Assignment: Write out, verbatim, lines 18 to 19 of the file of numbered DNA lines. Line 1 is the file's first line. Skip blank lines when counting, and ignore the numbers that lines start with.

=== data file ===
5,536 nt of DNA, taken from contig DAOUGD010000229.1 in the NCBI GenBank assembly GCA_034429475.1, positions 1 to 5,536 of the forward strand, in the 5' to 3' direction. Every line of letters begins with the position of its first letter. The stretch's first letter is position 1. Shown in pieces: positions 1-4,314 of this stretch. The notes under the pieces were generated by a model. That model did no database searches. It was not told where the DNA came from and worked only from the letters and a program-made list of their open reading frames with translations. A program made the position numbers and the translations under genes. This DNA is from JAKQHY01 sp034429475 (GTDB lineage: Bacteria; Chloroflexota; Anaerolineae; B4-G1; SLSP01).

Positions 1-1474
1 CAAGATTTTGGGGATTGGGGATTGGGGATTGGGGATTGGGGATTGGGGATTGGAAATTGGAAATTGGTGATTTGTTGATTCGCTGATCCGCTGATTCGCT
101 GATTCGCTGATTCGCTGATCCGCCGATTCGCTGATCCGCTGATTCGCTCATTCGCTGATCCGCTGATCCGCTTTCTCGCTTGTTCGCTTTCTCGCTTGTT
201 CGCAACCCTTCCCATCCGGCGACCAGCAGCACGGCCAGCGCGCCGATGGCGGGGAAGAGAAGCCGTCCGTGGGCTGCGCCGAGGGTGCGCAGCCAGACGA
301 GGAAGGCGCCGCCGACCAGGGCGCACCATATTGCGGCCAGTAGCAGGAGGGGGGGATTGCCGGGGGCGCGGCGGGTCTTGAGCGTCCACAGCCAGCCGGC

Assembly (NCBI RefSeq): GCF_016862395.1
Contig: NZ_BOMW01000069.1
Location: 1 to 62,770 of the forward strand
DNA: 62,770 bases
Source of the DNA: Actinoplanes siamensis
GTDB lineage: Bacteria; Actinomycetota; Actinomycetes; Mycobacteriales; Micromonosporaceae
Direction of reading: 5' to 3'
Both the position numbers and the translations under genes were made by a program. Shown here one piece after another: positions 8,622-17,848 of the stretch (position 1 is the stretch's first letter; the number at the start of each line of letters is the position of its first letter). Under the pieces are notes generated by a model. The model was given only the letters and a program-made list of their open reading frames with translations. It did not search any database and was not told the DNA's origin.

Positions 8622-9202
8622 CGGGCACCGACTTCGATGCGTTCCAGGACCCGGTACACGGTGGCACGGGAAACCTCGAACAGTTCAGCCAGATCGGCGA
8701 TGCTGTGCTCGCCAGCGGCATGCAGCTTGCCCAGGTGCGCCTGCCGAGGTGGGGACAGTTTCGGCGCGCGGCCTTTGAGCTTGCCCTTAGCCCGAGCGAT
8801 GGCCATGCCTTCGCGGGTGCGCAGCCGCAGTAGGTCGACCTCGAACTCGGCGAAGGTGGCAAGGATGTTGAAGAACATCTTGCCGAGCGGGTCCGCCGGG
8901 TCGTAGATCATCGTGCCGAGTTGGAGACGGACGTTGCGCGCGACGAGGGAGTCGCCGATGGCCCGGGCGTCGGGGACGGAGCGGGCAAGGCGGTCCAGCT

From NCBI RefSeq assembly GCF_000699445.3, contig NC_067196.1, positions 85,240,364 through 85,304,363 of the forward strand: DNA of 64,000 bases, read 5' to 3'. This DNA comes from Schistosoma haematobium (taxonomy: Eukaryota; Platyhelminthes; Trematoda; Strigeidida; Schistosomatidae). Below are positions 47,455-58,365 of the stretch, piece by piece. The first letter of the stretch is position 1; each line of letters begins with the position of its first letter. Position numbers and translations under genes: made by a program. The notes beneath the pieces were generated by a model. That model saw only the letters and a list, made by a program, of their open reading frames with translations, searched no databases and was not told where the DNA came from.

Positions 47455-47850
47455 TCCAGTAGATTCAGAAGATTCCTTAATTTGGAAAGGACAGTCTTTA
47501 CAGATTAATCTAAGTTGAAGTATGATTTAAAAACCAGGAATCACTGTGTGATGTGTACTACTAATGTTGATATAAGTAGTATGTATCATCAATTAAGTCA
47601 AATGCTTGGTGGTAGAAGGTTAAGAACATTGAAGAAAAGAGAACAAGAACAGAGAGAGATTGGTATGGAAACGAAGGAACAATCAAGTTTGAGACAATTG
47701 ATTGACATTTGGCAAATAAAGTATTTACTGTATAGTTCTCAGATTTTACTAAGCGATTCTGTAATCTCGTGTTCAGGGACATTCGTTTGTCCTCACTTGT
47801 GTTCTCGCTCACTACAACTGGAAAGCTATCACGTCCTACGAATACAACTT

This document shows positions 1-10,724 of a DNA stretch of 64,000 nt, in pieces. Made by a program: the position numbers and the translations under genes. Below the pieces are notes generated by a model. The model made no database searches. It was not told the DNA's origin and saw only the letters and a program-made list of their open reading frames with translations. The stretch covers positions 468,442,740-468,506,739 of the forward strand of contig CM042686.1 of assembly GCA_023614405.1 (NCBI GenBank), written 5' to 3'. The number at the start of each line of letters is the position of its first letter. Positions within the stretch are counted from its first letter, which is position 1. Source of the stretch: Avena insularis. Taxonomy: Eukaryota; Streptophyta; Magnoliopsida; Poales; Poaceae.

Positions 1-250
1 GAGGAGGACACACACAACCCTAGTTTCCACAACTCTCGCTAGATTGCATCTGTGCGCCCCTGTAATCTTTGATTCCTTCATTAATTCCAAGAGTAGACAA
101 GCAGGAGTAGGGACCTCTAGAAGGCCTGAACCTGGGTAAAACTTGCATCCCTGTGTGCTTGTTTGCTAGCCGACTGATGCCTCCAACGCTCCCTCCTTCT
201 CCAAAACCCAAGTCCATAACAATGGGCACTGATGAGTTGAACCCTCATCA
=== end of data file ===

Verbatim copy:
8801 GGCCATGCCTTCGCGGGTGCGCAGCCGCAGTAGGTCGACCTCGAACTCGGCGAAGGTGGCAAGGATGTTGAAGAACATCTTGCCGAGCGGGTCCGCCGGG
8901 TCGTAGATCATCGTGCCGAGTTGGAGACGGACGTTGCGCGCGACGAGGGAGTCGCCGATGGCCCGGGCGTCGGGGACGGAGCGGGCAAGGCGGTCCAGCT